Zero-Sum Game Definition

Probability >

In game theory, a branch of math that models competition and conflict, a zero-sum game is where one person wins and the other loses. The net change in wealth for this type of game is zero, hence the name of the game. Gambling is an example of a zero-sum game; The wins of one player equal the losses of the other players.

Two-Person Zero-Sum Games

Two-person zero-sum games play an important role in game development. The idea is that each player has a select number of strategies from which to choose; Each strategy has an associated payoff. While it’s possible to have any number of people in a zero-sum game, they can get very complicated to model [1]. However, we can model a two-person game relatively simply with a 2 x 2 matrix.

Watch the video for an example of a two-person zero-sum game: the Squid Game marbles game.

Two-Person Zero-Sum Game Example: Marbles in Squid Game

squid game marbles
Players take turns guessing how many marbles are in their opponents hand.

We can use a matrix to model the marbles game in Netflix’s Squid Game: Two players, player 001 (the old man) and player 456 (Gi-hun), each have a sack of 10 marbles. They take turns hiding “x” marbles in a closed fist. The other player has to guess whether their opponent has an odd number of marbles, or an even number. If the player guesses right, they win the number of marbles in the hand. If they lose, they have to give their opponent “x” marbles. The following matrix models the possible strategies and payoffs. Each number x represents winnings or losses:
two-person zero-sum game

Let’s say it’s player one’s turn to hide marbles, and he chooses to hide 3 (an odd number of marbles). Player 456 bets two marbles. He can either guess odd, or even. If he guesses Odd, he will gain three marbles but player 1 will lose three.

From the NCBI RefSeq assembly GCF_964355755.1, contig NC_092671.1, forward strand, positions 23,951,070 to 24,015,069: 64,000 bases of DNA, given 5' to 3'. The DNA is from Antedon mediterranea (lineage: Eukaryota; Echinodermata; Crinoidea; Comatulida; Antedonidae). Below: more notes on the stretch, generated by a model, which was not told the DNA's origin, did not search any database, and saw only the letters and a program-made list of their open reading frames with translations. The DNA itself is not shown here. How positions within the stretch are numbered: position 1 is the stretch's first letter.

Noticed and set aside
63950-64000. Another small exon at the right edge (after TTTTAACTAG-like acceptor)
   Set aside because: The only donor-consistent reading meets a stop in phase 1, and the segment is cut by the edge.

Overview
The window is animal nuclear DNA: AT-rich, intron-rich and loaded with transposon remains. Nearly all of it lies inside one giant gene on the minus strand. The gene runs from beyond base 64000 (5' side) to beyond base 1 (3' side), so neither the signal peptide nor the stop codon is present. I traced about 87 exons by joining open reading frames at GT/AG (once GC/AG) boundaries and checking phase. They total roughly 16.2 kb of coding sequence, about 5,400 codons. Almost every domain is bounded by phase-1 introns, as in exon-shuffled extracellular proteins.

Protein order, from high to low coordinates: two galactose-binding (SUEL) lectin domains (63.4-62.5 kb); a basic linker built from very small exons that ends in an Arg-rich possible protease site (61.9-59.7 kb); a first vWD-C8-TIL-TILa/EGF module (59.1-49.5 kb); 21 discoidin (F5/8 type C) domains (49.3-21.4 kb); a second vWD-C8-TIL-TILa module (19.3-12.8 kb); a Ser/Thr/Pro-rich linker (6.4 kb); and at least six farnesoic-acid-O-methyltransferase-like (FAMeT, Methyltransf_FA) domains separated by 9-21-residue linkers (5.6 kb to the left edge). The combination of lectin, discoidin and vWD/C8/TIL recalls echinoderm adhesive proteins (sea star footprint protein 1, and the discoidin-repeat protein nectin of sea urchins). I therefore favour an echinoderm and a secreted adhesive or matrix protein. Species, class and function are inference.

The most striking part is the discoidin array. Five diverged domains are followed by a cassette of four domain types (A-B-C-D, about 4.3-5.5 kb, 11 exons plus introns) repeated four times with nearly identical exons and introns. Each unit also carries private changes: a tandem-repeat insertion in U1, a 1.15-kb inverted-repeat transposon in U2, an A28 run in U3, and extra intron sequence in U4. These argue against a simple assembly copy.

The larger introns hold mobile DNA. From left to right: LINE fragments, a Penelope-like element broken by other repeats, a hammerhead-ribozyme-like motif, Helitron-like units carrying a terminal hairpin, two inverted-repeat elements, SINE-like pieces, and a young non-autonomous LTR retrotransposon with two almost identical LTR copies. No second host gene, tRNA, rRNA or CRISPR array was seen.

If player 456 guesses even, he will lose his two marbles. But player 1 will gain two marbles. This is shown by the left column of the matrix:
zero sum game matrix
The gains (positive or negative) in the payoff matrix are opposite for each player. Each of the entries in the matrix work the same way, and they all sum to zero (-x + x = 0). Hence, this is a zero-sum game.

The goal of the game is to win all of the marbles; Ordinarily, the matrix can help players choose the best strategy. However, in this particular case, all of the strategies sum to zero, making the odds of winning essentially 50/50 with no best strategy. Any values are possible in the matrix, as long as they represent the value to the player within a certain game; For this particular game, the values are the integers 1 through 19 (if a player has all 20 marbles, he has won the game and so has no need to bet).

Assumptions for the Two Person Zero-Sum Game

One assumption for this model is that the players are greedy, accumulating as much wealth (in this case, marbles) as possible. If you aren’t greedy, fighting for your best interests, you will lose. If you are greedy, and fight for your best interest, you will win the game but hurt your opponents, making this a lose-lose situation rather than a win-win. Another assumption is that the players are rational. In the show, player 001 seems to have dementia, which would mean the assumption of a zero-sum game doesn’t apply. However, we find out that player 001 is faking dementia and is indeed rational (he is, in fact, the game master).

Types of Zero-Sum Games

Rock paper scissors is an imperfect zero-sum game.
Rock paper scissors is an imperfect information zero-sum game.

There are two different types of zero-sum games:

  • Perfect information: Players take turns and know the prior moves. These games include one or more optimal strategies. However, as there are multiple possible strategies, they optimal one can be challenging (or even impossible) to calculate. Examples: Chess, Checkers, Connect 4, Tic-Tac-Toe.
  • Imperfect information: Play is simultaneous, so players do not know the other player’s move. Some aspect of the game is hidden from players. For example: Bridge, Poker, Rock Paper Scissors.


Newberry, P. Game Theory. Retrieved October 5, 2021 from:

Comments? Need to post a correction? Please Contact Us.